"Don't skew us with that communist dude."
McMonigle and the young men he was standing with outside the church said they were not sure how they would change the economic and political systems, though they agree that socialism and communism had been tried in other countries and were not the answer.
McMonigle, an unemployed Fishtown resident, expressed common ground for his group, which comprised a paralegal student stressed about the debt he is taking on to get a degree and a job, a business consultant who said he had seen firsthand the traps financial companies set for the poor, and a retail manager.
"Whatever is happening in the world is not working for the majority of people," McMonigle said.
In that, the would-be occupiers of Philadelphia, mostly in their 20s, sounded much like many 60-something businessmen who are terrified of the future and convinced that the "dysfunction of our political system," in the words of former Secretary of Defense Robert M. Gates, has stacked the economy against them.
The Philadelphia group aims to capture the spirit of Occupy Wall Street, which was inspired by Adbusters, a Canadian activist magazine hoping to spark street demonstrations of the kind that toppled Arab regimes in the spring. Protesters began occupying a park near Wall Street in Manhattan's Financial District on Sept. 17.
Dozens of such groups have since formed across the United States, spurred by anger at the power of giant corporations, frustration at joblessness, and exasperation with politicians who refuse to increase taxes on the richest 1 percent of Americans while slashing programs for the poor.
Income growth for the top 1 percent - 762,310 families with annual household incomes of at least $368,238 in 2008 - grew 3.94 percent annually from 1993 through 2008, adjusted for inflation, according to research by Emmanuel Saez, an economist at the University of California at Berkeley.
For the bottom 99 percent - more than 150 million families - real incomes grew just 0.75 percent annually during that period, Saez wrote.
That discrepancy is a key motivator for Amanda Geraci, an experienced community organizer who helped keep Thursday's planning session running smoothly. Her goals for the Occupy movement are "holding the top 1 percent accountable" and building something that can replace the country's "faux democratic process."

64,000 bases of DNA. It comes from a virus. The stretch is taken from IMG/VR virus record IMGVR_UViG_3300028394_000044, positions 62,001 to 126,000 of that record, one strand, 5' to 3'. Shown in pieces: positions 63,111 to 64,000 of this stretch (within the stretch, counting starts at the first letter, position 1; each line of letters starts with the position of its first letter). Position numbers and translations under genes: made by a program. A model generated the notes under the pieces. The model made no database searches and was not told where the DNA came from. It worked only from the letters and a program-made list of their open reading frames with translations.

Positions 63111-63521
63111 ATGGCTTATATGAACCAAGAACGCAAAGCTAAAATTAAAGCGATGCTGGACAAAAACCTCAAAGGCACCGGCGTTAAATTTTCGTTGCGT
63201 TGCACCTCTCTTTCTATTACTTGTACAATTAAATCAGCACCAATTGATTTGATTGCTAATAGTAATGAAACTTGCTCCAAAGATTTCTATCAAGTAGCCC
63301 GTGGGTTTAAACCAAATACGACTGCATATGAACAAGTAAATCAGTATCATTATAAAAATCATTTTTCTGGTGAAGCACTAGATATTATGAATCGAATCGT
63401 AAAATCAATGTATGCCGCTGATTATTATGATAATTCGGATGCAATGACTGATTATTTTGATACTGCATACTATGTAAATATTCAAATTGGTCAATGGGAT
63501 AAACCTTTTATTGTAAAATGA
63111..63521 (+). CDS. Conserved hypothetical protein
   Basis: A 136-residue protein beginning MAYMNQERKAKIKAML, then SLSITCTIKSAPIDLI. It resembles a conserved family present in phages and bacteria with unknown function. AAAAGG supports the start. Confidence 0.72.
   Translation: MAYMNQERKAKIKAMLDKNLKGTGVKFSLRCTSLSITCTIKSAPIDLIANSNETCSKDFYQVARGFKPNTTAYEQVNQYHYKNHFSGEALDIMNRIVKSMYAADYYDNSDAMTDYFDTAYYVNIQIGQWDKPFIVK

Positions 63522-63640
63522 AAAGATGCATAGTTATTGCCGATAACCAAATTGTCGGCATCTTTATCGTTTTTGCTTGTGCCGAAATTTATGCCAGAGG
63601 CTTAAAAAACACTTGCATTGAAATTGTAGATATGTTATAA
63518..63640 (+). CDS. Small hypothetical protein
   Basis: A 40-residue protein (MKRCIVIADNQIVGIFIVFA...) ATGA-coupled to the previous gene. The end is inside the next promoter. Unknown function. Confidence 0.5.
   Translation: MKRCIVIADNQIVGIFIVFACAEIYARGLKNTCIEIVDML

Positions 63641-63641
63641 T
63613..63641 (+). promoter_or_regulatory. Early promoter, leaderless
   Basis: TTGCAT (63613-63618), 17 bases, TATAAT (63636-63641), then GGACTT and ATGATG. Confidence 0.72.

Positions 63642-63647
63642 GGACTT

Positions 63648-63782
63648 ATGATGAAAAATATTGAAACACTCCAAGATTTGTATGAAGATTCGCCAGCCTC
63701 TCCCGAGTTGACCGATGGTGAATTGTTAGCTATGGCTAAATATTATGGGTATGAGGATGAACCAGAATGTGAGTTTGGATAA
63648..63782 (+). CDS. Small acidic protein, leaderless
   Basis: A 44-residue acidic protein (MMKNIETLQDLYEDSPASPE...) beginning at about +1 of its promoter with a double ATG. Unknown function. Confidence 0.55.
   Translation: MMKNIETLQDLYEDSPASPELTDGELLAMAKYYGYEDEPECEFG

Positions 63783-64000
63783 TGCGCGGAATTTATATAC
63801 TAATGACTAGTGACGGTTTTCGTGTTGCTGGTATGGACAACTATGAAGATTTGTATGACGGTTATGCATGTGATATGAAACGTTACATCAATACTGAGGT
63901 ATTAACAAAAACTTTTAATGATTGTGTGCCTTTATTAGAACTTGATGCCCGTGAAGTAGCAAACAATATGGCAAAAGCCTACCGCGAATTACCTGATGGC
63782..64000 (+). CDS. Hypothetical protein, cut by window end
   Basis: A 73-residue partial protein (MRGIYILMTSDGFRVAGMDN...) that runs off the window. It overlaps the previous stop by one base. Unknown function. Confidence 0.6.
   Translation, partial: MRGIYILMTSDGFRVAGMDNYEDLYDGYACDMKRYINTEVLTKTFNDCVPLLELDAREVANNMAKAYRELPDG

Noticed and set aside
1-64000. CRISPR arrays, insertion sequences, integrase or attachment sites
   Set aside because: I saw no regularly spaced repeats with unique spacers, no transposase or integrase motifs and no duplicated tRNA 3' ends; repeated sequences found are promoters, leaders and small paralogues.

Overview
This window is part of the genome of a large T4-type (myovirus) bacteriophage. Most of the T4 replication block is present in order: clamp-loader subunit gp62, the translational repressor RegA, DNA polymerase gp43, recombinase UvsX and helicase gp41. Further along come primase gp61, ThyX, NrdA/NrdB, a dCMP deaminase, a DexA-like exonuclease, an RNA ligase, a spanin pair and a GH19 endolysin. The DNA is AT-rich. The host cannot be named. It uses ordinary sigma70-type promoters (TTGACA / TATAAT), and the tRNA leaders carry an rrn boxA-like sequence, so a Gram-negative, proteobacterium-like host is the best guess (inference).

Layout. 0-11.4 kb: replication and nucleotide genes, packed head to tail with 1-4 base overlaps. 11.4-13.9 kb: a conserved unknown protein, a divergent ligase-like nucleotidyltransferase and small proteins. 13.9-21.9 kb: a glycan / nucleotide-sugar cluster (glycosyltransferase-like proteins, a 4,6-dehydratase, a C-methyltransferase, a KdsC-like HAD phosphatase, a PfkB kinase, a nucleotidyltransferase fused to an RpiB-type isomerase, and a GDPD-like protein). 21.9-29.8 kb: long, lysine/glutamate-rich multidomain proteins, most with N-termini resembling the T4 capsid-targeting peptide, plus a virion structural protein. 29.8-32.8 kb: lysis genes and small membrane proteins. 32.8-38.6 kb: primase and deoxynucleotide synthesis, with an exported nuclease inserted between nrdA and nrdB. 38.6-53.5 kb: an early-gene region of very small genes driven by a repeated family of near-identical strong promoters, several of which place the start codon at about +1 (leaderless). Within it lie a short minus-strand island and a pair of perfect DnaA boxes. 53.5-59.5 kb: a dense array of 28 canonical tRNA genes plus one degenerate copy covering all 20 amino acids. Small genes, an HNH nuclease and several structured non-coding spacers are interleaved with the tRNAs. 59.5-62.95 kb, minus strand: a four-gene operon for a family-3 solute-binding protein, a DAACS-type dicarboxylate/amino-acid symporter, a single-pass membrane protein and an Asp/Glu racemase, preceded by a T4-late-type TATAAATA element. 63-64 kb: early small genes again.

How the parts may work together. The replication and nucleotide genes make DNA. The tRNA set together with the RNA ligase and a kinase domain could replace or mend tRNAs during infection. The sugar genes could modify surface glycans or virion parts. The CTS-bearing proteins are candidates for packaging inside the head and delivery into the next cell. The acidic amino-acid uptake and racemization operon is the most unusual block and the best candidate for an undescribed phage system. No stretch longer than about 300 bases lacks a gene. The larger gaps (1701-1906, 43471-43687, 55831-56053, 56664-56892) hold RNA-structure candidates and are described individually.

There was an ambitious agenda for the two-hour meeting, which started after a procession from Wooden Shoe Books & Records, run by a volunteer group of self-declared anarchists and radicals, in the 700 block of South Street, to the church at Broad and Arch Streets.
After a briefing by lawyers specializing in free speech and rights of protesters, the meeting moved to picking a place to occupy, setting a date for the occupation to start, and forming committees to handle security, outreach, cleanliness, food, and other areas.
Deciding where to go in New York to protest wealth concentration is a no-brainer: Wall Street.
In Philadelphia, that decision is not so clear.
The long list of possibilities tossed out included Rittenhouse Square, Independence Mall, LOVE Park, the stock exchange, and City Hall.
No choice was made, and no date was set, as the democratic ethos of the meeting allowed everyone who wanted to speak to have his or her say. Plenty took advantage of that, if only to say they wanted to talk about what the group would stand for. Another meeting was scheduled for Tuesday at the church.
Frustrated by the assembly's lack of progress, a man identified as Nikolas Diener on Facebook jumped onto a pew during a short break and shouted that he would start a protest himself Monday morning on the Benjamin Franklin Parkway between 21st and 22d Streets.
Some of the Occupy Philadelphia planners, including Rachel Pletz, a nanny who lives in West Philadelphia, have been to the protest in New York.
"This is about solidarity. This is about getting people together and figuring it out. We just know something's wrong," she said.
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